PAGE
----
Photogenic and poisonous, the sometimes-invasive invasive lionfish is as beautiful as it is unwelcome on Caribbean reefs.


What is a lionfish?

The red lionfish, pterois volitans, is native to the Indo-Pacific. The most common species have white and red/black/brown-striped patterns.  Their characteristic venomous dorsal spikes fan out like a mane, hence the name “lionfish.” There are 18 different known species, varying in size and pattern, such as the red lionfish and the spotfin lionfish. The biggest individuals reach up to 18 inches long (45 cm).  Most divers know that they’re highly venomous, packed with poison that can cause pain, swelling, sweating and respiratory distress. They are beautiful to behold, from a distance, however, and are typically not aggressive toward divers. They are nocturnal hunters and feed on a wide variety of small fish and crustaceans. During the day, they usually retreat on the reef or sit in nooks and crannies

Where do they live, and what is this “invasive species” thing all about?

The lionfish is native to and quite common on coral reefs all over the Indo-Pacific, from the coast of Eastern Africa to the South Pacific. In these areas, the population is not a problem.

However, likely due to human activity, lionfish have been haunting Atlantic and Caribbean reefs for around the last 20 years. Whether they originally arrived through accidental aquarium release or as part of a ship’s ballast water, the invasive population of lionfish has no predators in the region. Their population has thusly exploded to problematic levels from North Carolina all the way down to Bonaire, damaging and threatening local ecosystems.

These fish also have a high reproductive rate. They are sexually mature at one year old and can live up to 20 years. The situation in the Caribbean has led to lionfish culling in Florida, Honduras, Bonaire, the Bahamas, Mexico, Cayman and many other popular dive destinations. Here, divers can kill and remove lionfish from the local reefs to keep the population from growing. There are culling courses in some destinations for recreational divers, and in others only professional divers may cull the fish.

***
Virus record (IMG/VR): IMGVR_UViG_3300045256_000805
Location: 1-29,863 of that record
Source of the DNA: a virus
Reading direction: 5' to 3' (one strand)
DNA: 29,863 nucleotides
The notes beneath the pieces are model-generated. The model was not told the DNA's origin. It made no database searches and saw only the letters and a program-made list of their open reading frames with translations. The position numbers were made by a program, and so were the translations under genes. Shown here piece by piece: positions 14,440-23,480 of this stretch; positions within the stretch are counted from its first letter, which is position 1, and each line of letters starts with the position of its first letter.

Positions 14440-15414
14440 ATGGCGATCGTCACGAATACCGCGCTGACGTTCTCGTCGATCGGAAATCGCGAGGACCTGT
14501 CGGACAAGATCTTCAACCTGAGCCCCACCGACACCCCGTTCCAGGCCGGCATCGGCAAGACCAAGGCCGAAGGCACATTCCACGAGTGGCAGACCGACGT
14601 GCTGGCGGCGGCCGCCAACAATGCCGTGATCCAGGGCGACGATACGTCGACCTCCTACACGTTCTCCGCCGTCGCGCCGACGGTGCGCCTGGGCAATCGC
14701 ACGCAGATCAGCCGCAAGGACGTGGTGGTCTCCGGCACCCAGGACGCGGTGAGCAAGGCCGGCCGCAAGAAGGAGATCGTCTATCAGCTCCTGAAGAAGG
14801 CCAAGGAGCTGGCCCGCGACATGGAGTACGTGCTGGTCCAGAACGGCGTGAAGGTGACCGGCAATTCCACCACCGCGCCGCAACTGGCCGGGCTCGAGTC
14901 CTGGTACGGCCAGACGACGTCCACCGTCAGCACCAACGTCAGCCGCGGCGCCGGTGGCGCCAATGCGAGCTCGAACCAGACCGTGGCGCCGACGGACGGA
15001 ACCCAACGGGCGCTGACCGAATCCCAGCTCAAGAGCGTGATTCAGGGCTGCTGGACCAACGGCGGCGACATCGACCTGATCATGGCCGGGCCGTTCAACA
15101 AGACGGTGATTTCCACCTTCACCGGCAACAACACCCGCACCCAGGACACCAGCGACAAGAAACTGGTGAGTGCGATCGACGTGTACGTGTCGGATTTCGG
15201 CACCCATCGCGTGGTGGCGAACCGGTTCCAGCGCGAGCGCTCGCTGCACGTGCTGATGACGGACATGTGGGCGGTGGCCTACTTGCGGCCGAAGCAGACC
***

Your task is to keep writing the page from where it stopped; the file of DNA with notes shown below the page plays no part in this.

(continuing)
Where can I spot them?

Lionfish are not difficult to find. They are common in reefs all over the Indo-Pacific, as well as the Caribbean, unfortunately. Be careful around them, especially if they’re on the move. Although their venom will not kill you if you’re stung, it will cause intense localized pain, swelling, and possibly blistering. They are not particularly shy and make good photography subjects because of their spectacular fins.


Have something to add to this post? Share it in the comments.
New stuff

Fiji Siren Lost at Sea

In a still-developing story, Worldwide Dive and Sail has confirmed that the Fiji Siren has been lost at sea, luckily with no loss of life.
by Rebecca Strauss
Wakatobi Dive Resort

Top of the Reef at Wakatobi Dive Resort

You don’t need to go deep at Wakatobi Dive Resort to see something spectacular.
by Guest Author

Shearwater Landing on Deepblu Connect

Leading Innovative Tech Diving Company becomes the Third to Integrate
by Press Release
dive against debris

What is Dive Against Debris?

Diving against debris not only has the obvious positive effects for marine life and our ocean but is also now helping drive policy changes for a cleaner future.
by Hayley-Jo Carr